When you woke up the other day, did you feel a little bit older? If so, that’s because you are older — a lot, lot older, NASA scientists say, like 100 million years older. Thanks to some new research, NASA has come up with a new map of the oldest light in the universe. The new age estimate is 13.8 billion years, 100 million years more than previous calculations.
Holy AARP! That’s a lot of birthday candles. Of course, you, that hunk of matter assembled in your mama’s womb and grown over the years, that being is a bit younger. The stuff of all us, the electrons and atoms and molecules that we’re made out of, well, sheesh, it’s older than dirt. It’s older than stars, even. We’re stars ourselves, when you think about it. Our planet — which is to say, the local conglomeration of matter from which we all came — is only about 4.5 billion years, a mere teenager in the span of time.
Maybe that abrupt change in age calculation caused our own local universe to go catawampus. We had been cruising into what seemed like a nice gentle spring with warm and sunny days, the snow melting, when in roared one of those late-March storms we don’t like to think about. What storm? I don’t see any storm. Waves pounded the Spit, eagles flew sideways and seasoned citizens knew to enter cars on the lee side. The wind blew so hard the Betster is pretty dang sure all our snow blew north and got dumped on Anchorage.
Still, some remain optimistic. Chilly as our mornings might be, it does warm up in the afternoon, or can. It reminds the Betster of what passed for winter growing up in Florida. Riding to school in the morning at a chilly 45 degrees, the Betster would be bundled up like Ralphy in “A Christmas Story.” In the afternoon, it would be 75 degrees. A winter like that can confuse a child. Thus it was gratifying to see the optimism of a Homer girl waiting for the bus the other morning. Even though it was 15 degrees, she wore a T-shirt and slacks. The only thing keeping her warm was a rucksack that would challenge even a Marine on long-range recon. Attagirl! Don’t let bitter winter weather keep you down.
So as the Brits say, keep cold and carry on. As those daylight hours get longer and longer, winter cannot hang in here much longer. Spring, real spring, is coming, so get ready and celebrate, perhaps with some of these Best Bets:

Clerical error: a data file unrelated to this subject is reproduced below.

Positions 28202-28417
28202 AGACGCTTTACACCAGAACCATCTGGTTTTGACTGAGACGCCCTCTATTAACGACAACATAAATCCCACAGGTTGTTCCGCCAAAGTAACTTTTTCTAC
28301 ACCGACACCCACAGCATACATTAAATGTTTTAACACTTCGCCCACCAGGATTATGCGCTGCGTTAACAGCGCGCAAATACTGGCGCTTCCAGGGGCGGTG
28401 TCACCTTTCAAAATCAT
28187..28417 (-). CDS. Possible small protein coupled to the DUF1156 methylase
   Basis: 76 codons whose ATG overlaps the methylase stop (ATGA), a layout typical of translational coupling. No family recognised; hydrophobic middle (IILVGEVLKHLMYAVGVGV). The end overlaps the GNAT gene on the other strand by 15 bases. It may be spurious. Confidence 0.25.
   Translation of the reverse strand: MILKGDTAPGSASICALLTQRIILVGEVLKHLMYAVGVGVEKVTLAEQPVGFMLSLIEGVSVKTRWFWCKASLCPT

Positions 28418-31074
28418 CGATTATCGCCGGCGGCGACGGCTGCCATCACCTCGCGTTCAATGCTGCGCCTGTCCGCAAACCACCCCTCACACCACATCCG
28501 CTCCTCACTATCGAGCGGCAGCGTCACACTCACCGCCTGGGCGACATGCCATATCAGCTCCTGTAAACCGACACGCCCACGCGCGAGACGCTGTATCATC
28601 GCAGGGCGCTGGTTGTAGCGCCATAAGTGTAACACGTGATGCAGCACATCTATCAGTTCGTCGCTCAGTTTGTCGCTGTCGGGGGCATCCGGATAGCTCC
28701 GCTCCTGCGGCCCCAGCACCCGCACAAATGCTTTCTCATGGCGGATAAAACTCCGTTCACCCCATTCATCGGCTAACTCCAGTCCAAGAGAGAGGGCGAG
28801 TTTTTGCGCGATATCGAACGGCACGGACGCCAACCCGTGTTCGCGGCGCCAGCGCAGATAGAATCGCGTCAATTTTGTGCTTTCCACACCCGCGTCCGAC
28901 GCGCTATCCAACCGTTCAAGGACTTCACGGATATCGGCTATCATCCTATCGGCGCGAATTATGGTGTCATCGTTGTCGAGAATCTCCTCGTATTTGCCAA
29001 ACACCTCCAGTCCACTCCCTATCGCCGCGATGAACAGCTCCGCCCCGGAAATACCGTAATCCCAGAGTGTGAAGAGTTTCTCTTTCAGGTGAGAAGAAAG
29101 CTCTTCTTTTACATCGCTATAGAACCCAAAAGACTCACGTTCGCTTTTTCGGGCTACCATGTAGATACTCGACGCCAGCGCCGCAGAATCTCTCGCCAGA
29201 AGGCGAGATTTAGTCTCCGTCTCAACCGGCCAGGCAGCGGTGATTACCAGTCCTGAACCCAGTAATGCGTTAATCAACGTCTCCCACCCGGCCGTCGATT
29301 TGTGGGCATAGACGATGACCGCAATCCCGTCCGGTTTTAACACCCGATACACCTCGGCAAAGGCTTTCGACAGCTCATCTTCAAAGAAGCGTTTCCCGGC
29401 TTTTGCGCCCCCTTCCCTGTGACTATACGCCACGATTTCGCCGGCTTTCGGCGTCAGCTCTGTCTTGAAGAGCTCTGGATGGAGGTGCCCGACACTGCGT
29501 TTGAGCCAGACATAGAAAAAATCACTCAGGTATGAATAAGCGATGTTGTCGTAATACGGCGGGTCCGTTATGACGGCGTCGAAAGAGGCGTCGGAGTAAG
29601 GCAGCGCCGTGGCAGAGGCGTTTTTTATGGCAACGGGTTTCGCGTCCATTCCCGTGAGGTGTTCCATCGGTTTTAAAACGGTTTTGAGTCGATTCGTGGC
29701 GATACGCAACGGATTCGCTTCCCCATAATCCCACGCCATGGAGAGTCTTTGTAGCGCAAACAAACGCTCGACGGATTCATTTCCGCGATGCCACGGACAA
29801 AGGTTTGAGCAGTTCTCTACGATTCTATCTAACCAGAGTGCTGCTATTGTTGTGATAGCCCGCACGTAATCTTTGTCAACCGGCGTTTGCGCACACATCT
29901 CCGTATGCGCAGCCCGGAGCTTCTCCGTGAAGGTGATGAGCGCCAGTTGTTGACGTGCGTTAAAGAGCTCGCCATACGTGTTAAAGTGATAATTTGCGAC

BEST GOT YOUR BACK BET: From youth to tough looking cops, lots of people will be standing up for peace and against domestic violence and sexual assault at noon today at WKFL Park. It’s part of statewide Choose Respect rallies. Make flags at 10:45 a.m. at K-Bay Caffe. South Peninsula Haven House sponsors the event.
BEST BIG AND HAIRY BET: Hey, the Alaska Interior can’t claim bragging rights anymore — the Kenai Peninsula had wooly mammoths and other Ice Age critters. Learn about the latest research when Janet Klein and Dick Reger present “Evidence of Ice Age Mammals on the Kenai Peninsula” at 6:30 p.m. today at the Center for Alaskan Coastal Studies.
BEST HE THE MAN BET: More of us might be speaking Russian if William H. Seward hadn’t persuaded the Czar to let Alaska go for the bargain price of $7 million and some change. Learn about “Alaska’s Indispensable Man” in a talk at 6:30 p.m. Friday at Kachemak Bay Campus with history professor emeritus Stephen Haycox and author Tom Kizzia.
BEST ON THE FARM BET: You can’t tell farm critters it’s not spring. Out at Seaside Farm, the animals are getting ready. Take your kid to Family Farm Day for Kids and get a little taste of your grandparents’ nature from noon to 2 p.m. Saturday. Sponsored by Nature Rocks Homer.
BEST UP AND DOWN BET: If the Sea to Ski Triathon were made for couch potatoes, it would start at the top of the hill and end up at the Spit. As if. The annual run-bike-ski event begins at 1 p.m. Saturday at Mariner Park, goes up to West Homer Elementary School and then over to the Baycrest Ski Trails. Registration starts at 10:30 a.m.
BEST FREEDOM! BET: All that freedom stuff William Wallace got his kilt in a snit about came to a head in 1320 with the Scottish Declaration of Arbroath. A few hundred years later, the Americans were infected. Learn about the connection between the Declaration of Arbroath and Declaration of Independence in a talk at 6:30 p.m. Wednesday by Hal Shepherd at the Kachemak Bay Campus.